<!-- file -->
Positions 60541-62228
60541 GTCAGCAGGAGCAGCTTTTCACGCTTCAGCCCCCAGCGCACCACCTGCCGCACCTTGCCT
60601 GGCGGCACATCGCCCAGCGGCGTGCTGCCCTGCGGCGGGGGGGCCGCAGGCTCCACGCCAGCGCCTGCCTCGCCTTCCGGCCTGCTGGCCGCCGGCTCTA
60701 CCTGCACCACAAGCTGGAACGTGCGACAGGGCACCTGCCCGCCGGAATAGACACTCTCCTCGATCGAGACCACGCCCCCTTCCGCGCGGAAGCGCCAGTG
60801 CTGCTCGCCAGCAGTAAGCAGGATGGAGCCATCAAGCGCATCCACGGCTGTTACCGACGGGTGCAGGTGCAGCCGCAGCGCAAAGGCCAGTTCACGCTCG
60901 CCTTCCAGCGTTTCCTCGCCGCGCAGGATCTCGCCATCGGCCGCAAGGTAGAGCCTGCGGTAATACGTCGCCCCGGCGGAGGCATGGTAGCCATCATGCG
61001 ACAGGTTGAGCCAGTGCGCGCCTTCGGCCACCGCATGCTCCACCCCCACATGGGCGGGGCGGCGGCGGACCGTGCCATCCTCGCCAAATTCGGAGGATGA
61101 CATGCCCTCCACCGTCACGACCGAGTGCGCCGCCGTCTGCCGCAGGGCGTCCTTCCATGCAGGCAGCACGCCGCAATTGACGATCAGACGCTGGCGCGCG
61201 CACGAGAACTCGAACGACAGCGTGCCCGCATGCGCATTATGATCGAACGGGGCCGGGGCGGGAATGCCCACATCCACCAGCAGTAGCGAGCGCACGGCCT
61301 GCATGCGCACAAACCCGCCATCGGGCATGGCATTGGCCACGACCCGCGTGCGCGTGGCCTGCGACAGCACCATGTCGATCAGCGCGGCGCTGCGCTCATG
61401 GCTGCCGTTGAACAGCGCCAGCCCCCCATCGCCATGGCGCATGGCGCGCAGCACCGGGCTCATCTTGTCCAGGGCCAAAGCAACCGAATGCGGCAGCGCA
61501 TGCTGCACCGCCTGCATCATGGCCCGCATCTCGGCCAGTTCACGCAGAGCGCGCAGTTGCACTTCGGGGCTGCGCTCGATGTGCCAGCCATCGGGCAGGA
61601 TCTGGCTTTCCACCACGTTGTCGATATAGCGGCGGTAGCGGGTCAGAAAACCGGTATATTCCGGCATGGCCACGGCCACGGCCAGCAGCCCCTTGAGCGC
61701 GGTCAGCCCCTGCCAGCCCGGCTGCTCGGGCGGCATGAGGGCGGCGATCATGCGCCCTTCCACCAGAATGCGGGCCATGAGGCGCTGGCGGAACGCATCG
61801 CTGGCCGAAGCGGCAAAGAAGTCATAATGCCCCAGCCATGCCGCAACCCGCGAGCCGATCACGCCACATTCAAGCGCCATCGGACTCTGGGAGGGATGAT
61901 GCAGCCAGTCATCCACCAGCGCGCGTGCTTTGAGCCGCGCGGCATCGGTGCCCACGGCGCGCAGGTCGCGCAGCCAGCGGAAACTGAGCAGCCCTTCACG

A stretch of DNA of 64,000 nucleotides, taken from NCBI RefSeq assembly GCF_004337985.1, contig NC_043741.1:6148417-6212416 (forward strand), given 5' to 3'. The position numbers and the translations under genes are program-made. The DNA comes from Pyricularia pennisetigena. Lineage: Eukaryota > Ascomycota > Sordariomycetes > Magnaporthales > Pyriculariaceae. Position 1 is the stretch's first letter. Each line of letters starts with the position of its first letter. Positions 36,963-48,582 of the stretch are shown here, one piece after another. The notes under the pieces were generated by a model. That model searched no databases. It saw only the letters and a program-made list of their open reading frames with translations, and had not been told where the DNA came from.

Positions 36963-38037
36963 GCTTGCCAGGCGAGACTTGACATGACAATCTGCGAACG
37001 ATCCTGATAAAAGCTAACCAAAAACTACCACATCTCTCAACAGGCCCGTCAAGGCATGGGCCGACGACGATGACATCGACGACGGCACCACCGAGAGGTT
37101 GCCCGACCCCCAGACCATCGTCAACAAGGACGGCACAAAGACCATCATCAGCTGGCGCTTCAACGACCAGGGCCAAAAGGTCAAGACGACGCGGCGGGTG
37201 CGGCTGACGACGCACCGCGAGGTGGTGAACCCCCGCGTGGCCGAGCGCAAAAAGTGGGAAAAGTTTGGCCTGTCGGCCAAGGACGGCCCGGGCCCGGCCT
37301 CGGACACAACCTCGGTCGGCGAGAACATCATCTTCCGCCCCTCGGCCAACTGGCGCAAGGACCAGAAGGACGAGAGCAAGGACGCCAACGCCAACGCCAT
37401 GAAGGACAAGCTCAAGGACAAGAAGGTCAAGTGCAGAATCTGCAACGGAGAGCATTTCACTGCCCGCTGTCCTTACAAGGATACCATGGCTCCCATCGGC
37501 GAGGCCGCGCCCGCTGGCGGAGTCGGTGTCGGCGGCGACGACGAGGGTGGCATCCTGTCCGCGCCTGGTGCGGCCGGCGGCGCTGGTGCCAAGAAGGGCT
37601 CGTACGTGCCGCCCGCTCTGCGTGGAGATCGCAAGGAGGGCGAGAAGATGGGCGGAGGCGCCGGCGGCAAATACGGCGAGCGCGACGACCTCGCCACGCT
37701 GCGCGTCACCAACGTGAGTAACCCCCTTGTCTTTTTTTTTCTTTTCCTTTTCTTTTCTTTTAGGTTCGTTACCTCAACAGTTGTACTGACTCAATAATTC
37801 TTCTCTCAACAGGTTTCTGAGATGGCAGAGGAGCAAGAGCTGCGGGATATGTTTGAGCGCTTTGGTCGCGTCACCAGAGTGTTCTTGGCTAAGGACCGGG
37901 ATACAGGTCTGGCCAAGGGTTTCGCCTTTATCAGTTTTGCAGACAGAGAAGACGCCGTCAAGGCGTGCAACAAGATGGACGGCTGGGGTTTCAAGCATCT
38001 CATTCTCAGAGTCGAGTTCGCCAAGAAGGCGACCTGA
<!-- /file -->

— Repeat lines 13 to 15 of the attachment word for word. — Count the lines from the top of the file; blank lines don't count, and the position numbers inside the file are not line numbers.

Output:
61601 TCTGGCTTTCCACCACGTTGTCGATATAGCGGCGGTAGCGGGTCAGAAAACCGGTATATTCCGGCATGGCCACGGCCACGGCCAGCAGCCCCTTGAGCGC
61701 GGTCAGCCCCTGCCAGCCCGGCTGCTCGGGCGGCATGAGGGCGGCGATCATGCGCCCTTCCACCAGAATGCGGGCCATGAGGCGCTGGCGGAACGCATCG
61801 CTGGCCGAAGCGGCAAAGAAGTCATAATGCCCCAGCCATGCCGCAACCCGCGAGCCGATCACGCCACATTCAAGCGCCATCGGACTCTGGGAGGGATGAT